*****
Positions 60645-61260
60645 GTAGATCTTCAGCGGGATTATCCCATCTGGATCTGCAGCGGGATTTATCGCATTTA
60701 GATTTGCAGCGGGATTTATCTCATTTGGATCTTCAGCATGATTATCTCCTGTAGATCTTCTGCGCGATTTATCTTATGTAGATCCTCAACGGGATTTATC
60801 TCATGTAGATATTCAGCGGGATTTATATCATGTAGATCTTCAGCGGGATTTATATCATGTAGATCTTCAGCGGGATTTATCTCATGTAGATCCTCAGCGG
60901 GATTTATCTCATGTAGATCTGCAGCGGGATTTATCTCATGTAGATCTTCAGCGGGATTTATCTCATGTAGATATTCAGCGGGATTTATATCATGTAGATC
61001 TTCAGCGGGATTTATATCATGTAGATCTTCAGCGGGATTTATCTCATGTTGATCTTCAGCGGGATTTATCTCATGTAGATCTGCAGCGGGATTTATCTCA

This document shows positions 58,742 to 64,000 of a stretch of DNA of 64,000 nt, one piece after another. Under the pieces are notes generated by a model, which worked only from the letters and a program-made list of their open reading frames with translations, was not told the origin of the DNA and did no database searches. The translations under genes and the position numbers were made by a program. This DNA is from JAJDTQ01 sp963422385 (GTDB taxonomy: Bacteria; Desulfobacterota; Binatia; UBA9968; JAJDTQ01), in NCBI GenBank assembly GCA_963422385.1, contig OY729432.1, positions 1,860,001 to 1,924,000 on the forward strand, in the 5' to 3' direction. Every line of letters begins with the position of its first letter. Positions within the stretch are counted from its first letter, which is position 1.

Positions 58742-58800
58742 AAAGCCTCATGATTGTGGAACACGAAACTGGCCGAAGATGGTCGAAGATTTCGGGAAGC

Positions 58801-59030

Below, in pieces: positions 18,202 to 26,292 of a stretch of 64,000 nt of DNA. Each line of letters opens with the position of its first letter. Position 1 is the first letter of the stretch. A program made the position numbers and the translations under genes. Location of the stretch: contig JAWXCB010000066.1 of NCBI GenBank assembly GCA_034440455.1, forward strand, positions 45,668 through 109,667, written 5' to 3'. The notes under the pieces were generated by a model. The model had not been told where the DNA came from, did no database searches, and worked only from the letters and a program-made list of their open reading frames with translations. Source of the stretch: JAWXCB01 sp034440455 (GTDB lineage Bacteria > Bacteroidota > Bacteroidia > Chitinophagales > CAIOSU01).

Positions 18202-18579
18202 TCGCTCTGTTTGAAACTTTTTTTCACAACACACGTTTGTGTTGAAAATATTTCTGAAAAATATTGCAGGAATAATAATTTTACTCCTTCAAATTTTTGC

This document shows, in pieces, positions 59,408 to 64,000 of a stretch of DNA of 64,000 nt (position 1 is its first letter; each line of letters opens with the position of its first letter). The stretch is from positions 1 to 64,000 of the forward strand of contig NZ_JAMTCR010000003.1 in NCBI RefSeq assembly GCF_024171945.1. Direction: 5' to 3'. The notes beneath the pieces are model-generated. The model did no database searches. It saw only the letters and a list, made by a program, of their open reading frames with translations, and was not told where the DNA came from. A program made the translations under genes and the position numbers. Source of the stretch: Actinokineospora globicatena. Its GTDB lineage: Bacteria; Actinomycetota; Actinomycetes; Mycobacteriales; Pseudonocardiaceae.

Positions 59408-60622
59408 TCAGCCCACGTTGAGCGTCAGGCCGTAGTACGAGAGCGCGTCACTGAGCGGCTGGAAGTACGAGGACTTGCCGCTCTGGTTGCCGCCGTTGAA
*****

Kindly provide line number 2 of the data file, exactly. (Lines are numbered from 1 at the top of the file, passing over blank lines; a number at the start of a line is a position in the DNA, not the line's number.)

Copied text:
60645 GTAGATCTTCAGCGGGATTATCCCATCTGGATCTGCAGCGGGATTTATCGCATTTA